Lending Iterator 'static lifetime poisoning for IntoLendingIterator

I am currently trying to wrestle with the Lending Iterator problem as practice to improve my (poor) understanding of the borrow checker and I've run into quite a head-scratch-er that I can't figure out for the life of me.

Does anyone have any idea what I'm doing wrong, or is this one of those Polonius > NLL kind of things?

I see that lending-iterator also does not have a generically-implemented IntoLendingIterator, so this might be a repeat question, sorry if that's the case.

FYI: I do have a somewhat-working HKT trait to bind lifetimes without the hacky-workaround that lending-iterator and polonius-the-crab use, but it causes really bad lifetime poising in usage.

pub trait Lender {
    type Lend<'lend>: 'lend
    where
        Self: 'lend;
    fn next<'next>(&'next mut self) -> Option<<Self as Lender>::Lend<'next>>;
}
pub trait IntoLend {
    type Lend<'lend>: 'lend
    where
        Self: 'lend;
}
pub trait IntoLender: IntoLend
where
    for<'any> <Self as IntoLender>::Lender<'any>:
        Lender<Lend<'any> = <Self as IntoLend>::Lend<'any>>,
{
    type Lender<'lender>: 'lender
    where
        Self: 'lender;
    fn into_lender<'s>(self) -> <Self as IntoLender>::Lender<'s>
    where
        Self: 's;
}
impl<P: Lender> IntoLend for P {
    type Lend<'lend> = <Self as Lender>::Lend<'lend> where Self: 'lend;
}
impl<P: IntoLend> IntoLender for P
where
    for<'any> Self: 'any + Lender<Lend<'any> = <Self as IntoLend>::Lend<'any>>,
{
    type Lender<'lender> = Self where Self: 'lender;
    #[inline]
    fn into_lender<'s>(self) -> Self
    where
        Self: 's,
    {
        self
    }
}
fn main() {
    let mut x = 42u32;
    let _ = __test(&mut x);
}
fn __test<'x>(x: &'x mut u32) {
    /// MRE for Lender
    struct Bar<'baz, Baz: 'baz>(&'baz mut Baz);
    impl<'baz, Baz: 'baz> Lender for Bar<'baz, Baz> {
        type Lend<'lend> = &'lend mut Baz where Self: 'lend;
        fn next<'next>(&'next mut self) -> Option<<Self as Lender>::Lend<'next>> {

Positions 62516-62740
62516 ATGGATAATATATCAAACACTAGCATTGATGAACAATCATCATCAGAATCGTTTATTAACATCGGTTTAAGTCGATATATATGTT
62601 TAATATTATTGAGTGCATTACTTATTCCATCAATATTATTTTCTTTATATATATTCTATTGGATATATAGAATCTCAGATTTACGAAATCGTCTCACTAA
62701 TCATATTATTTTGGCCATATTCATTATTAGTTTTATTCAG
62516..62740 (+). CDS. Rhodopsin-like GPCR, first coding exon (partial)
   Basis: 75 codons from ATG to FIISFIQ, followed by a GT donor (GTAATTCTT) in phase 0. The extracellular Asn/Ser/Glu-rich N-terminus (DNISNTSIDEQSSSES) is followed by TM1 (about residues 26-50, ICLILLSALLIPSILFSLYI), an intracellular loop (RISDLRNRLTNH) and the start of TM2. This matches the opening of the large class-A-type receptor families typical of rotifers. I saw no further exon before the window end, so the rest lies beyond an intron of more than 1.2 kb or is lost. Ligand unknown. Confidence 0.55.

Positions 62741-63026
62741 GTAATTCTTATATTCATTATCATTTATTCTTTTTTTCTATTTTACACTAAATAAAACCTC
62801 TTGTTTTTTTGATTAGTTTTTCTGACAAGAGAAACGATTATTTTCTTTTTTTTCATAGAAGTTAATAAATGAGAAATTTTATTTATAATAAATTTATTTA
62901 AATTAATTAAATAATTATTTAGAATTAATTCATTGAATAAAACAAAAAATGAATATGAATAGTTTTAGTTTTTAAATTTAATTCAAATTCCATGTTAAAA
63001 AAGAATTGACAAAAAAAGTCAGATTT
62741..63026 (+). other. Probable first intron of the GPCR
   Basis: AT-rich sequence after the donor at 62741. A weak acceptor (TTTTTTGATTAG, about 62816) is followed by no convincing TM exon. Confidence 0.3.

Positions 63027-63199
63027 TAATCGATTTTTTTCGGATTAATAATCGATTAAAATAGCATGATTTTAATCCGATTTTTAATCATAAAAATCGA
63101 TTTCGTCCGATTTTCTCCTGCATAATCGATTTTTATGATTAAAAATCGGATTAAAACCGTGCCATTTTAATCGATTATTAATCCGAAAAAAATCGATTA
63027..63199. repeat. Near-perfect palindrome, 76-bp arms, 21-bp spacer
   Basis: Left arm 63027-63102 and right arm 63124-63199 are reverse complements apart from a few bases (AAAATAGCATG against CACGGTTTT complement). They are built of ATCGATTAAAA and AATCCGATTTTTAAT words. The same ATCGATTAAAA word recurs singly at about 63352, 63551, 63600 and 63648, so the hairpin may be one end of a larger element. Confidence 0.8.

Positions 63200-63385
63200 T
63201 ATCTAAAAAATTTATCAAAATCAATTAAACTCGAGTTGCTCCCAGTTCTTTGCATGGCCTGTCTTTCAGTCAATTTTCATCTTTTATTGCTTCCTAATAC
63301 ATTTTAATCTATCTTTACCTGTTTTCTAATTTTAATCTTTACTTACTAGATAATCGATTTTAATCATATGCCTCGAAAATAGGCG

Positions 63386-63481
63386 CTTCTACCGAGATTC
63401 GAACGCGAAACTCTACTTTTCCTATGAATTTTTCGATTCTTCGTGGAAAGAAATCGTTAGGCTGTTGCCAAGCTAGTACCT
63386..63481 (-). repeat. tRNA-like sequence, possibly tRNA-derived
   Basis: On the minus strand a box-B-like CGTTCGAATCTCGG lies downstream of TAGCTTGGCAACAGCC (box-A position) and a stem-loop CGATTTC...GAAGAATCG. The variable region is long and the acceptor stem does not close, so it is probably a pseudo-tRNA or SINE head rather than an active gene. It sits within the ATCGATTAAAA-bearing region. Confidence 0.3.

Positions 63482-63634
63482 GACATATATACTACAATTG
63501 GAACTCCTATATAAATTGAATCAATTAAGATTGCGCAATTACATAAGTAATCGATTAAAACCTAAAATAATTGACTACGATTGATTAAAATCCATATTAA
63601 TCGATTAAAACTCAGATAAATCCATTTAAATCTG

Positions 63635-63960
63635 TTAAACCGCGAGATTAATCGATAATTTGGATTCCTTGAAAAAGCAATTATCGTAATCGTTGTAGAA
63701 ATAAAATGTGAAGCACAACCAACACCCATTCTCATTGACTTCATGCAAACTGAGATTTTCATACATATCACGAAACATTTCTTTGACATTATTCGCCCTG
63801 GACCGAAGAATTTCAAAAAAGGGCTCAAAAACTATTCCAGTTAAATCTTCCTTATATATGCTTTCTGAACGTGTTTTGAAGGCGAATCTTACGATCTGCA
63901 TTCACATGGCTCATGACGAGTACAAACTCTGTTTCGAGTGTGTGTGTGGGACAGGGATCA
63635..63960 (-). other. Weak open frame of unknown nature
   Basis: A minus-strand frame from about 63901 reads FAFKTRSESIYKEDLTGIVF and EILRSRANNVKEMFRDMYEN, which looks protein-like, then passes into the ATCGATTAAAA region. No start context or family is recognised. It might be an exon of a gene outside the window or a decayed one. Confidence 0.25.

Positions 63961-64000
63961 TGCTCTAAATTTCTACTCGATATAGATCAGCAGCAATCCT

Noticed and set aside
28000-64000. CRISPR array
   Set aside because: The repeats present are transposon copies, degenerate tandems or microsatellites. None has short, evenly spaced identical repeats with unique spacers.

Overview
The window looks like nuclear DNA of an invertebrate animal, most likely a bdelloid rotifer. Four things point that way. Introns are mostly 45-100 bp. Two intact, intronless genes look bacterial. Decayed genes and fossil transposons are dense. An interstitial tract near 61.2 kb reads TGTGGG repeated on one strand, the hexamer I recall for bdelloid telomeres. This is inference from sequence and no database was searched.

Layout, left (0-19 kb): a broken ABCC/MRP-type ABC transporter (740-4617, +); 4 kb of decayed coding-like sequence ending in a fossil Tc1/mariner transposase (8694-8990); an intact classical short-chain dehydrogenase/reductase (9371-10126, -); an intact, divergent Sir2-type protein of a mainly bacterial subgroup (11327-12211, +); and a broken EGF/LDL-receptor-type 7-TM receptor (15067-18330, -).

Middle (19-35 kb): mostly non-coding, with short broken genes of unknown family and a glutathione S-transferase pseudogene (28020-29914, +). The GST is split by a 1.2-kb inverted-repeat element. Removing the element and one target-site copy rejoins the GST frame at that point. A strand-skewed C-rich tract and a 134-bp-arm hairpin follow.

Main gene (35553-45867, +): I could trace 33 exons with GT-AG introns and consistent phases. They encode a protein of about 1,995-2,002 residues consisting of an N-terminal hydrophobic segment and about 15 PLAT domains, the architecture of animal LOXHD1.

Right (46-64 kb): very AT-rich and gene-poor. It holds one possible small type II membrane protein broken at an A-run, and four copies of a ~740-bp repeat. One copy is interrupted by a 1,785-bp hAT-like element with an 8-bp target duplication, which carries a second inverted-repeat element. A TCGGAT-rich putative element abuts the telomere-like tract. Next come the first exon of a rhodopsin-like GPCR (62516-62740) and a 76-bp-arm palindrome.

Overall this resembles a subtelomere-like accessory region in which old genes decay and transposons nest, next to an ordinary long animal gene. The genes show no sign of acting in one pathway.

Some(&mut self.0)
        }
    }
    // use MRE Lender
    {
        let mut bar: Bar<'x, u32> = Bar(x);
        let _ = bar.next();
        let _ = bar.next();
        // ????????????????????????????????????????????????????????
        let _ = <Bar<'x, u32> as IntoLender>::into_lender(bar);
        // ?????????????????????????????????  ^^^^^^^^^^^ ??????????
        let _ = 0;
    }
    ()
}

(Playground)

Errors:

   Compiling playground v0.0.1 (/playground)
error: lifetime may not live long enough
  --> src/lib.rs:56:17
   |
43 | fn __test<'x>(x: &'x mut u32) {
   |           -- lifetime `'x` defined here
...
56 |         let _ = <Bar<'x, u32> as IntoLender>::into_lender(bar);
   |                 ^^^^^^^^^^^^^^^^^^^^^^^^^^^^^^^^^^^^^^^^^ requires that `'x` must outlive `'static`

error: could not compile `playground` due to previous error

I guess the HRTB causes the trouble. Things like that means Self: 'static, Rust Playground .

I'm not sure. Maybe the bound should be Self: Lender<for<'any> Lend<'any> = <Self as IntoLend>::Lend<'any>> which is invalid syntax.

But this works (I modified the trait bounds on the associated types):

Rust Playground

1 Like

OMG thank you so much!

I guess I was completely overthinking it, I had assumed I would need a HRTB to allow Lender to implement IntoLender generically, because every other impl I've made using Lender needed a HRTB like:

impl<A: Lender, B: Lender> Lender for Chain<A, B>
where
    for<'any> B: 'any + Lender<Lend<'any> = <A as Lender>::Lend<'any>>

I guess my only question would be why the HRTB would induce a 'static like that?

If I understand correctly, a for<'any> means for any lifetime these constraints apply, not for<'all> for all lifetimes?

... or maybe I have just run into an ill-formed compiler error as a result of misusing HRTBs? I think it's more likely that I'm misunderstanding HRTBs

If the constraints apply for any lifetime then in particular they apply for 'static.

1 Like

Writing lending iterators is hard (also even with GATs). We can write a shorter version that applies for your testing:

pub trait Lender {
    type Lend<'lend> where Self: 'lend;
    fn next<'next>(&'next mut self) -> Option<Self::Lend<'next>>;
}

pub trait IntoLender {
    type Lender<'lender>: Lender where Self: 'lender;
    fn into_lender<'s>(self) -> Self::Lender<'s> where Self: 's;
}

impl<P: Lender> IntoLender for P {
    type Lender<'lender> = Self where Self: 'lender;

    #[inline]
    fn into_lender<'s>(self) -> Self where Self: 's,
    {
        self
    }
}

And add a generic test:

fn test_generics<L: IntoLender>(l: L)
where
    for<'lender, 'lend> L::Lender<'lender>: Lender<Lend<'lend> = &'lend mut String>,
{
    let mut lender = l.into_lender();
    ...

Everything compiles... except for real usage Rust Playground


Suggestions to write lending iterators:

2 Likes

Thank you for the reading recommendations, they were exactly what I needed!

I think I probably got more than what I was bargaining for when I decided to see what the Lending Iterator problem could teach me about the borrow checker, I definitely need a break for now, but I learned a heck ton!

You learn the best by failing to do challenging things, as they say.

With my new found knowledge about the bounds of the borrow checker, I'm now better equipped to shill for Rust to all my friends and family! The U.S. gov security recommendation should've covered that for me, but you can never be too prepared :rofl:.

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